Busted bonds

The tenacious bonds between two carbon atoms can be broken in a surprisingly simple process, a new study finds.

Sergei S. Sheiko of the University of North Carolina at Chapel Hill and his colleagues synthesized molecules with a carbon backbone and long, densely packed side chains arranged as bristles on a bottle brush are. When the researchers put these molecules on solid surfaces, such as graphite or silicon, they found that the molecules’ carbon backbones snapped into pieces.

The culprits, says Sheiko, are the bristlelike side chains. When the molecules are put onto certain types of surfaces, the side chains are attracted to them. The carbon backbone extends to accommodate this interaction, but even when it’s fully stretched, “50 percent of the bristles do not have a parking spot, but they desperately want one,” says Sheiko.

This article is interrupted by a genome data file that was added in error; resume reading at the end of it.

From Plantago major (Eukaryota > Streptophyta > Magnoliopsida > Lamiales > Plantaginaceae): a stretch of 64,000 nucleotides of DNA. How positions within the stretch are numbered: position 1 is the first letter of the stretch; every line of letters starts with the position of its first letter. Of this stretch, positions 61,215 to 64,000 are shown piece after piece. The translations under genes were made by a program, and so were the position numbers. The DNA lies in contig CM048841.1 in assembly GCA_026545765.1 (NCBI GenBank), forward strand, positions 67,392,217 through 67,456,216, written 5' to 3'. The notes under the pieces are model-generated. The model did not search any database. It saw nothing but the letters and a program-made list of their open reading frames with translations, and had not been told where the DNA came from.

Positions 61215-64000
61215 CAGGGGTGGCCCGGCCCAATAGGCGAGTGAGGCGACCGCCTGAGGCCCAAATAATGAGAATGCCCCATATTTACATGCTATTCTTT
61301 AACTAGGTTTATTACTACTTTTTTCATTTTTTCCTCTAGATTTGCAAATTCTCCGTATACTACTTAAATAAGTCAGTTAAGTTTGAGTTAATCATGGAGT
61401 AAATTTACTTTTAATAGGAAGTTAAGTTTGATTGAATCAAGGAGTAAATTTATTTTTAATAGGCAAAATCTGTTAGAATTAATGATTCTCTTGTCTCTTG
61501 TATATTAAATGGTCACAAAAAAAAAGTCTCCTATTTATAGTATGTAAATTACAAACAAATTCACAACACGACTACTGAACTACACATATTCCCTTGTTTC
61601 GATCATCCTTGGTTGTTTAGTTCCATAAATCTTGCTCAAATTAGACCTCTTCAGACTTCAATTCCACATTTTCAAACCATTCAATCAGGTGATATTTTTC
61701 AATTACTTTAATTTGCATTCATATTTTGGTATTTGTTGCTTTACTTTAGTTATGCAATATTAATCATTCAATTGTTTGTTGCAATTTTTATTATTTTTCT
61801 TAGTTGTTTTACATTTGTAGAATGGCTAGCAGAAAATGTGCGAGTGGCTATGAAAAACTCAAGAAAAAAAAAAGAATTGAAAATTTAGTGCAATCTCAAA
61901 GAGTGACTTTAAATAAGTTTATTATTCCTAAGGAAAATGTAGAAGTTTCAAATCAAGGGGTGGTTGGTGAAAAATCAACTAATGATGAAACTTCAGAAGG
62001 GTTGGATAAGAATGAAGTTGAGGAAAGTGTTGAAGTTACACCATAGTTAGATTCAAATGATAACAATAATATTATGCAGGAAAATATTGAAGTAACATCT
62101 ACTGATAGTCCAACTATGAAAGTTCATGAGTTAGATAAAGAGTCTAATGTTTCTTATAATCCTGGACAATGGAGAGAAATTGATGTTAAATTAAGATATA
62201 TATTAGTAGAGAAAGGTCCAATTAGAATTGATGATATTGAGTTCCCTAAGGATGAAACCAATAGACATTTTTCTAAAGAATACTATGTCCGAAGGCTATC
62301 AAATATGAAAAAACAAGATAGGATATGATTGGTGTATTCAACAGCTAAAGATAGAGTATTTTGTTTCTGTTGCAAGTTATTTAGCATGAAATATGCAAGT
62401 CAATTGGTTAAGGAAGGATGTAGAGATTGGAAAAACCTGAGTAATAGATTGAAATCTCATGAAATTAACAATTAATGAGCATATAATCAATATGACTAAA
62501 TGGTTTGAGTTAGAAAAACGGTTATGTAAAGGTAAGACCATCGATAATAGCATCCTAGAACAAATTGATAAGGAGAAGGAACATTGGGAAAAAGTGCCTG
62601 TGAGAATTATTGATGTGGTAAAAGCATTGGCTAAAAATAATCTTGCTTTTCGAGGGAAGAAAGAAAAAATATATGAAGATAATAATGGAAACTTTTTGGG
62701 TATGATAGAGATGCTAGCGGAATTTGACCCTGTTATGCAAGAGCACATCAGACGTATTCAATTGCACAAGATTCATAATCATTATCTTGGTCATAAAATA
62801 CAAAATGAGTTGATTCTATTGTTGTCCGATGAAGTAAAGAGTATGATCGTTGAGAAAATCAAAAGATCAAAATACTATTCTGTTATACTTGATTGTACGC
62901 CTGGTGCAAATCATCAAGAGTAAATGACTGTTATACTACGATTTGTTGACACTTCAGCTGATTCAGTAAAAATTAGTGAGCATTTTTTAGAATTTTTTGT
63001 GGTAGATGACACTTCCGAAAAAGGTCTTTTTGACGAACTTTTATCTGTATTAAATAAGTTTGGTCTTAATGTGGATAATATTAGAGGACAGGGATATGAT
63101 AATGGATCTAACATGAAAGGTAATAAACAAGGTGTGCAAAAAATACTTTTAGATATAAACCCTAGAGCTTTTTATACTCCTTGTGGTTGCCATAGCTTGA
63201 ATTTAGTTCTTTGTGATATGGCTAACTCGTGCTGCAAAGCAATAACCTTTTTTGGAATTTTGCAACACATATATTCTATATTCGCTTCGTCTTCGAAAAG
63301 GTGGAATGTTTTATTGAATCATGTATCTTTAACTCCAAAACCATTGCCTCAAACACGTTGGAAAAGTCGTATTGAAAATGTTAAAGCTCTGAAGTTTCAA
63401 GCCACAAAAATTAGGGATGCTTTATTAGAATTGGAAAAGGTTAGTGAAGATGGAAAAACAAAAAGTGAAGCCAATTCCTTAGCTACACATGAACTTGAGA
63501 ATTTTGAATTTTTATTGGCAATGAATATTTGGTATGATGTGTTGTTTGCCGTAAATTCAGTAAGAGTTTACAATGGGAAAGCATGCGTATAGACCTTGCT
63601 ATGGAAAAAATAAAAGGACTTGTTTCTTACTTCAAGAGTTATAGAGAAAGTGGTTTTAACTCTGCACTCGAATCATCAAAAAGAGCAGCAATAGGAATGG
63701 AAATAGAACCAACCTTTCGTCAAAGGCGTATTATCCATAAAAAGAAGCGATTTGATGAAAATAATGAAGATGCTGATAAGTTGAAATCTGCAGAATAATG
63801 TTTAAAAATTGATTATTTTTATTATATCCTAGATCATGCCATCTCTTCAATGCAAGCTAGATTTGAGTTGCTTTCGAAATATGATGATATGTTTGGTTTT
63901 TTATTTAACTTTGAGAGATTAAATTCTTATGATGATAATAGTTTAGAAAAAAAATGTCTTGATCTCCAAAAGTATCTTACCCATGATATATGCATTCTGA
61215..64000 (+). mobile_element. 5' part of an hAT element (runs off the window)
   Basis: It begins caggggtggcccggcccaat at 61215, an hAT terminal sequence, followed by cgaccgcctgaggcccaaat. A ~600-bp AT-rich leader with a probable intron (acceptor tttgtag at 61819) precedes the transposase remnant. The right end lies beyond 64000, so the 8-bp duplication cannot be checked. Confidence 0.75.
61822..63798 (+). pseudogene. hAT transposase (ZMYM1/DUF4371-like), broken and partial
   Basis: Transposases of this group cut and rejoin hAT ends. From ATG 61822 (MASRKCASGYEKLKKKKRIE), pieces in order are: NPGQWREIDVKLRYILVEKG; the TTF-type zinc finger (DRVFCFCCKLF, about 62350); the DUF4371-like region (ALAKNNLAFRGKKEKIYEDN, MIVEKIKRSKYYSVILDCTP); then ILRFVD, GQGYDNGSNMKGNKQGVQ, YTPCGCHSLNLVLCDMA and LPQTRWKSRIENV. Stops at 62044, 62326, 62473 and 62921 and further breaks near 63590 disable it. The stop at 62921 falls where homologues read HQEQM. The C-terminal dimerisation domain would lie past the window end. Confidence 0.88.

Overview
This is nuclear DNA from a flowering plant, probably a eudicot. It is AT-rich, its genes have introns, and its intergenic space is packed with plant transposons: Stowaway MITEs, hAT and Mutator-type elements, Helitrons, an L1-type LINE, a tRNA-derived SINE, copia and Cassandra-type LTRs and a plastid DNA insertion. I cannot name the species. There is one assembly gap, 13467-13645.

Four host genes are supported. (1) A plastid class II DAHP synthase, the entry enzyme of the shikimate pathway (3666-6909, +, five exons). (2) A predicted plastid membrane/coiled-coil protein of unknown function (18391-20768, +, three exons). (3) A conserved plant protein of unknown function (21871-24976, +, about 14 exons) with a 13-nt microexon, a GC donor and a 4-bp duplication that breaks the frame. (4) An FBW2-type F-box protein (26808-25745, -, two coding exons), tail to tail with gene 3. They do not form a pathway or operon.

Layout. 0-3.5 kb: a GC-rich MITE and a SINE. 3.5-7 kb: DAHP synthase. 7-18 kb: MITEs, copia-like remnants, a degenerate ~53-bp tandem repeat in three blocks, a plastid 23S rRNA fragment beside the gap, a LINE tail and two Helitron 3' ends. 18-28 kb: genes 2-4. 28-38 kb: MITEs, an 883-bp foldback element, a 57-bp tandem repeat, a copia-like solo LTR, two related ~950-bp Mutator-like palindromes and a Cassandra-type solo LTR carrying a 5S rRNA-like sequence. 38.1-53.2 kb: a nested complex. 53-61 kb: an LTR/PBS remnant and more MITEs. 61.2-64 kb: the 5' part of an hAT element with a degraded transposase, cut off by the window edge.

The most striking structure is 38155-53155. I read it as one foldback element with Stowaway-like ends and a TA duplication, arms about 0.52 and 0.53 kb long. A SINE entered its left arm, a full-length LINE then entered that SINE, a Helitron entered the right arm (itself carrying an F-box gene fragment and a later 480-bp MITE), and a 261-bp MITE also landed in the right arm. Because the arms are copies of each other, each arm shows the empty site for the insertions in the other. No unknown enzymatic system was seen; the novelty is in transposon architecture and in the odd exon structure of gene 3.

The competition for surface contact continues to impose tension on the carbon backbone, breaking its carbon bonds, the researchers report in the March 9 Nature. The team is now calculating the tension that ruptures the new bonds.

Aimee Cunningham

Aimee Cunningham is the biomedical writer. She has a master’s degree in science journalism from New York University.

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